Clutching her four children and expecting another, Paula Kings said a tearful goodbye to her husband, Time, a Nigerian, as he surrendered himself to the Immigration Division on Henry Street, Port-o
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Cell phones and children
Cell phones are everywhere and they are here to stay. In 2013, with the world’s population being just over seven billion (7,012, 000,000), there were nearly seven billion cell phones (6,800,000,000). In theory 97 per cent of the world’s citizens have a cell phone.
In practice, since many people have more than one phone, the figure is about 60 per cent and between 2013 and 2017, that figure is expected to rise to 70 per cent. That’s staggering. Of that, the global smartphone population surpassed the one billion mark in 2012 and has probably reached 1.75 billion this year.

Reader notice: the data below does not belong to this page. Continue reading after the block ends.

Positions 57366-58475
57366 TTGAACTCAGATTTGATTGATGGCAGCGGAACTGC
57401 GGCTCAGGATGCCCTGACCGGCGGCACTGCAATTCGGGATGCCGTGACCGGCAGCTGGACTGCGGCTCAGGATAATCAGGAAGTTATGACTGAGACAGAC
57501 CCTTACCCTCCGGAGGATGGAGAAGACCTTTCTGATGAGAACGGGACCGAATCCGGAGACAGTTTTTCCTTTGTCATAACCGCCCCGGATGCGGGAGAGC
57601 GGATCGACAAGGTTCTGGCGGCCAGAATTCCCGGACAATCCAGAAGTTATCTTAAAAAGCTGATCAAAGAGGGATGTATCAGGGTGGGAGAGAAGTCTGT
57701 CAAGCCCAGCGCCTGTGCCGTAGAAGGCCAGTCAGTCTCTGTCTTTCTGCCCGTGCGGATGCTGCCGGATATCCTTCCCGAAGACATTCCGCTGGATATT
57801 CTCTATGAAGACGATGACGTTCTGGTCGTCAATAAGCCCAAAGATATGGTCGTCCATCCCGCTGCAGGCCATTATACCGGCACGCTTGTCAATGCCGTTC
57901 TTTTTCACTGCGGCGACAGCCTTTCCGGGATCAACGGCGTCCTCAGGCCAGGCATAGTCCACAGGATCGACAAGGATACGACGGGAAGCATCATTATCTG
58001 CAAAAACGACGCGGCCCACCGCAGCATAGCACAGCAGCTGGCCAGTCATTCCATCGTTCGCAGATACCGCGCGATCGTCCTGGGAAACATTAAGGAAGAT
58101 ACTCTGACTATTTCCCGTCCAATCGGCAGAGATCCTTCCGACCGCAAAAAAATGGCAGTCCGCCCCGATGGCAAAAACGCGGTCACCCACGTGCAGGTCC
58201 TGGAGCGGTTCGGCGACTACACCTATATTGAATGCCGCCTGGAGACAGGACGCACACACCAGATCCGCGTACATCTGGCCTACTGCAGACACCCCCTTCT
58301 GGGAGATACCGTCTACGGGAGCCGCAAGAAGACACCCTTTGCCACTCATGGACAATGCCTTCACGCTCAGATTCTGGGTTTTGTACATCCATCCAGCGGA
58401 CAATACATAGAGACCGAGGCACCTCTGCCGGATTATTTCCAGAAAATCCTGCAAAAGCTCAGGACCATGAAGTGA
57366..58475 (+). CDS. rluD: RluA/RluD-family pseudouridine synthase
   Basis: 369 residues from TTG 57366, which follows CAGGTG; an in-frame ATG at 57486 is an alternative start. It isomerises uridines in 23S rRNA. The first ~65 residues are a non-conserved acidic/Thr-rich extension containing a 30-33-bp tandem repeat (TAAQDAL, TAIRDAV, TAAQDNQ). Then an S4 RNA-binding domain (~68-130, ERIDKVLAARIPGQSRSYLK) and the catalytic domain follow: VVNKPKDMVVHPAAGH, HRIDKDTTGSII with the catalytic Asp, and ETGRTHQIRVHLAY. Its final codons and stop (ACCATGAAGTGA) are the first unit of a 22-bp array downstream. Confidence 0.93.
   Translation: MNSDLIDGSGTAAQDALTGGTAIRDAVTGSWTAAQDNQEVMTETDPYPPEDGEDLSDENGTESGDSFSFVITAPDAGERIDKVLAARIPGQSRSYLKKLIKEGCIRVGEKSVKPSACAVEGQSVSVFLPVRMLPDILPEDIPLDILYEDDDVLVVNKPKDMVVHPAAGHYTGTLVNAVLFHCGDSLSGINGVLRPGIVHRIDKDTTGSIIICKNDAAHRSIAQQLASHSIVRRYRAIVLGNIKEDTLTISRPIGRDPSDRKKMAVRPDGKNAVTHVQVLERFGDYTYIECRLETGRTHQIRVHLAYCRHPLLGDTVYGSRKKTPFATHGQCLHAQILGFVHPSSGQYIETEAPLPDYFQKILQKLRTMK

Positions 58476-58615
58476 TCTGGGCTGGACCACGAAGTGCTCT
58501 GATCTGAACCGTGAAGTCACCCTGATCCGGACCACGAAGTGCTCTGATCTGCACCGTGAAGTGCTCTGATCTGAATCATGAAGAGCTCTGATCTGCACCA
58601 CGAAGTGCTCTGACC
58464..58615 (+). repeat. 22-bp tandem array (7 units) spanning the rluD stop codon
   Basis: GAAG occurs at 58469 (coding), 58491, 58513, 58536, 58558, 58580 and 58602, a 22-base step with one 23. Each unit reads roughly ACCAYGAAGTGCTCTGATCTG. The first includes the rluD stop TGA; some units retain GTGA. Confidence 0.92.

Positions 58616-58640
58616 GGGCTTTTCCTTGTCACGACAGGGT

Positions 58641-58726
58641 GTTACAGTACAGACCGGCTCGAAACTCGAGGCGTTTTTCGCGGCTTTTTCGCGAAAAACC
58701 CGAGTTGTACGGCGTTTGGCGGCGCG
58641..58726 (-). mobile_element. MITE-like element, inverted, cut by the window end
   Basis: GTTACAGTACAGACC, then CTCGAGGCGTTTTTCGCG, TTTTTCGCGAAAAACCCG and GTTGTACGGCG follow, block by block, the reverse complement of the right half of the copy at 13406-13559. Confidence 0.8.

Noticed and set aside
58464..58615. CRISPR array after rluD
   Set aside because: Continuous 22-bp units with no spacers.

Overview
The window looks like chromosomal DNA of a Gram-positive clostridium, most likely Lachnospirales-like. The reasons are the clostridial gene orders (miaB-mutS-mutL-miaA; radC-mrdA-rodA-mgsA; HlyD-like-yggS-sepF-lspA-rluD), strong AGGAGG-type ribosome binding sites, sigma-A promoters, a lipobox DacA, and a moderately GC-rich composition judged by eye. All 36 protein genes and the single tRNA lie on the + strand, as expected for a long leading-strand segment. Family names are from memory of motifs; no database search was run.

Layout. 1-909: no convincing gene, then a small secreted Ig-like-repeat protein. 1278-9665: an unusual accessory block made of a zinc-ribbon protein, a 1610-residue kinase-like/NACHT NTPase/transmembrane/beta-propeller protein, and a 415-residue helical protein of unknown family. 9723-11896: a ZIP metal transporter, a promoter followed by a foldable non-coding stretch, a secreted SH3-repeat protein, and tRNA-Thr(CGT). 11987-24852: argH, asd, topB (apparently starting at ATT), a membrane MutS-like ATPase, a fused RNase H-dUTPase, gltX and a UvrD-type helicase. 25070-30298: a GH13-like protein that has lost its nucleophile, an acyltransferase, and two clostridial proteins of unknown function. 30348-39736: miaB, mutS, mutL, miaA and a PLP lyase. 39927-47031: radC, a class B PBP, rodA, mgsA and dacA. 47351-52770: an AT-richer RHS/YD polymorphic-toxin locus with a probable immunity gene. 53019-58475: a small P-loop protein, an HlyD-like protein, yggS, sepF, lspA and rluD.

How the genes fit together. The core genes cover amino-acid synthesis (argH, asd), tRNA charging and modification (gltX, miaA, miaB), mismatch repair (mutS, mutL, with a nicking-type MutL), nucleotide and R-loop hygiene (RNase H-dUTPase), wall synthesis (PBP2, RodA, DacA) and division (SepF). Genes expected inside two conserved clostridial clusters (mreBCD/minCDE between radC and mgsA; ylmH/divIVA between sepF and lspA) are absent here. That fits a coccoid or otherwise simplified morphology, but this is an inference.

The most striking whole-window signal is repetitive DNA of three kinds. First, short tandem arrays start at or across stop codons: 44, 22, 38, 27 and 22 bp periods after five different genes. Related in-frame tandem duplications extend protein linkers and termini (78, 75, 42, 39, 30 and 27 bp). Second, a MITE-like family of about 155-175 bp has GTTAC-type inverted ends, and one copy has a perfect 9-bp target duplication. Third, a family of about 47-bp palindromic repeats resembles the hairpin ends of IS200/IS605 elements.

According to one local source (compared to world statistics, it’s quite difficult to find this information on T&T—that figures: the less the public knows, the easier for us to be fooled), there are just over one million cell phones in use in T&T.
This means we have a mobile phone penetration rate of 140 per cent. Apparently then, everyone in T&T, except small children and some octogenarians, has a cell phone and by the looks of it, is always on it. Three quarters of us use smart phones.
Mobile phones are here to stay. Everyone likes them. Everyone wants one and everyone has one. It does not seem likely that the use of cell phones will diminish.